Development that would have dwarfed Islington’s Union Chapel thrown out

A “MONSTER” development that would have dwarfed the iconic Union Chapel has been thrown out.

A housing provider wanted to bulldoze a former car showroom in Canonbury Road, Islington, and erect three new buildings – the tallest of which would have been seven storeys high.

Notting Hill Home Ownership claimed that the development’s 134 flats - 64 of which would have been affordable - and two commercial units would have been a vast improvement on the existing structure.

But campaigners feared the new buildings would dwarf the Grade II* Union Chapel in nearby Compton Avenue.

The octagonal building dates back to 1877 and is both a working church and a leading music venue that has seen the likes of X Factor winner Alexandra Burke perform on stage.

The proposals have now been thrown out by The Planning Inspectorate.

Inspector Frances Mahoney said: “Union Chapel is a building of such quality, finesse and stature that it has been identified as a local landmark.

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“The proposed development would harm the character and appearance of the area and would unacceptably diminish the setting of the Union Chapel, harming its special historical and architectural interest.”

Liberal Democrat councillor Susan Buchanan, who represents St Mary’s ward, welcomed the decision.

She said: “The proposed building was too high and too large. It would totally have swamped the beautiful Union Chapel and the conservation area.

“The Union Chapel in particular is one of the borough’s architectural gems and the conservation area around it recognises this.”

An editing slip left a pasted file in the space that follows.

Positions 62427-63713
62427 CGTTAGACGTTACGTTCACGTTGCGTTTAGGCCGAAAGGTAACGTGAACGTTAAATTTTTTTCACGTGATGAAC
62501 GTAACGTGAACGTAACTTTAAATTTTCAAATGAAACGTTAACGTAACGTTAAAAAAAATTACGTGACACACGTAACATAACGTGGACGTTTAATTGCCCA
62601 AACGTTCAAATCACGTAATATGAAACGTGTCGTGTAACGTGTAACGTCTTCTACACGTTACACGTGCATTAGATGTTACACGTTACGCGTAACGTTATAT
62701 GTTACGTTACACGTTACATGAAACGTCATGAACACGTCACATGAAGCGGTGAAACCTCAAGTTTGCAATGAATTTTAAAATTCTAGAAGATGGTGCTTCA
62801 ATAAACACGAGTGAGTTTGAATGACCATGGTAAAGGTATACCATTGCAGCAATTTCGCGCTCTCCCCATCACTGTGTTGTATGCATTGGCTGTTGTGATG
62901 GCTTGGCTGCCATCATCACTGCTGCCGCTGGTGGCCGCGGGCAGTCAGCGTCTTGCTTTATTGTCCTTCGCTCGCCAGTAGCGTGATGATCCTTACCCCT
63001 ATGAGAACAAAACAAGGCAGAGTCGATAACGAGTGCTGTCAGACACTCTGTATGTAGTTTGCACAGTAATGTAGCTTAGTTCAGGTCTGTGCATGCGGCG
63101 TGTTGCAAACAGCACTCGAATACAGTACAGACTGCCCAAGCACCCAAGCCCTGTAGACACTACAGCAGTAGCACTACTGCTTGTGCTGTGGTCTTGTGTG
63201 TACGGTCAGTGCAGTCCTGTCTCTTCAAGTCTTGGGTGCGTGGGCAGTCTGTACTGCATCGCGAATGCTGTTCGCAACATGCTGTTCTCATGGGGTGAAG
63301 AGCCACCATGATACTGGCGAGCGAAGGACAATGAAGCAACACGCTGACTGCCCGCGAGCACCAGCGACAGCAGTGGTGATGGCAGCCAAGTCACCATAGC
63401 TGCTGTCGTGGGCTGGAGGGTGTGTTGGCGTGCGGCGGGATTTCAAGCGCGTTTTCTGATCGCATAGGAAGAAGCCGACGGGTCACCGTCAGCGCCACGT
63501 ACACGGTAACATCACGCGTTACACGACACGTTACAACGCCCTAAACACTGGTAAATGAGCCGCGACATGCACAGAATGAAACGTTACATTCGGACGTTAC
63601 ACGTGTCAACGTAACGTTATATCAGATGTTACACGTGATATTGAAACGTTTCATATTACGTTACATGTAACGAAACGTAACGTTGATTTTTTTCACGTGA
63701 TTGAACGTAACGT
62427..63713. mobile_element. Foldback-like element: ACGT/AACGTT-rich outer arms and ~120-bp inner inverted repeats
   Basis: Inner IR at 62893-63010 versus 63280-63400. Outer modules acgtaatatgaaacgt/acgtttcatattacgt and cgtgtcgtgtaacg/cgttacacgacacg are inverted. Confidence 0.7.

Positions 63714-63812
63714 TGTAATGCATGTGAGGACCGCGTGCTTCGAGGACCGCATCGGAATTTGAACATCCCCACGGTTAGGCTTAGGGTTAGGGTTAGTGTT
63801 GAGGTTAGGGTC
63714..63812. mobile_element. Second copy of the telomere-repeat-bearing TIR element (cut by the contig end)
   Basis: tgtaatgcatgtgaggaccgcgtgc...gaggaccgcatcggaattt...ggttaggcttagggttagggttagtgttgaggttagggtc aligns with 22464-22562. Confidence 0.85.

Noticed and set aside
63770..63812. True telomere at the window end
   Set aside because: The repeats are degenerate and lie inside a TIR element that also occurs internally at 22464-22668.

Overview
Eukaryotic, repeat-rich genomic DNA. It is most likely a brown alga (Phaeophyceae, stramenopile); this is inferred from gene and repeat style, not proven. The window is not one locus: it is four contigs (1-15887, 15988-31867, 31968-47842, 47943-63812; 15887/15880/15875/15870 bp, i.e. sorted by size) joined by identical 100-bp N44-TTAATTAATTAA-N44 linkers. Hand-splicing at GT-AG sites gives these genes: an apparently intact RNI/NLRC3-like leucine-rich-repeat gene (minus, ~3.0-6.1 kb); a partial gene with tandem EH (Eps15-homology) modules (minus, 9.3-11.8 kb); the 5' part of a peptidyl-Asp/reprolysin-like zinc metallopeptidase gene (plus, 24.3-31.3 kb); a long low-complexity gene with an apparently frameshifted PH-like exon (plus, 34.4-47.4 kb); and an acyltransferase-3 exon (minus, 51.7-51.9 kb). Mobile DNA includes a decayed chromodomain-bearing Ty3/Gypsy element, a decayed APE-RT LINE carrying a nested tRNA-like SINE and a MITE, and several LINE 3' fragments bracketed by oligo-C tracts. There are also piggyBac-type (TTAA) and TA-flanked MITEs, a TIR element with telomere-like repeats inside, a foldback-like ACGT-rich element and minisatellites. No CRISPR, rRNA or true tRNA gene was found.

Notting Hill Home Ownership, which particularly specialises in shared ownership homes, had appealed to The Planning Inspectorate after Islington Council rejected its planning application in March this year.

It said: “The existing buildings on the site do little to enhance the setting of the surrounding heritage assets and arguably detract from them. The scale of the proposed building relates to those within the surrounding area and the layout seeks to enhance the view of the Union Chapel through the central landscaped garden. We are therefore of the view that the proposals enhance the settings of the historic assets.”

Notting Hill Home Ownership is now planning to submit a revised application to Islington Council.

A spokeswoman said: “Obviously we are disappointed in the overall decision to refuse, but the inspector provided very clear guidance about what would make an acceptable design for the site. Based on this guidance, we intend to submit a revised scheme to the council very soon in the New Year. We remain confident that a modified application will achieve planning consent in due course.”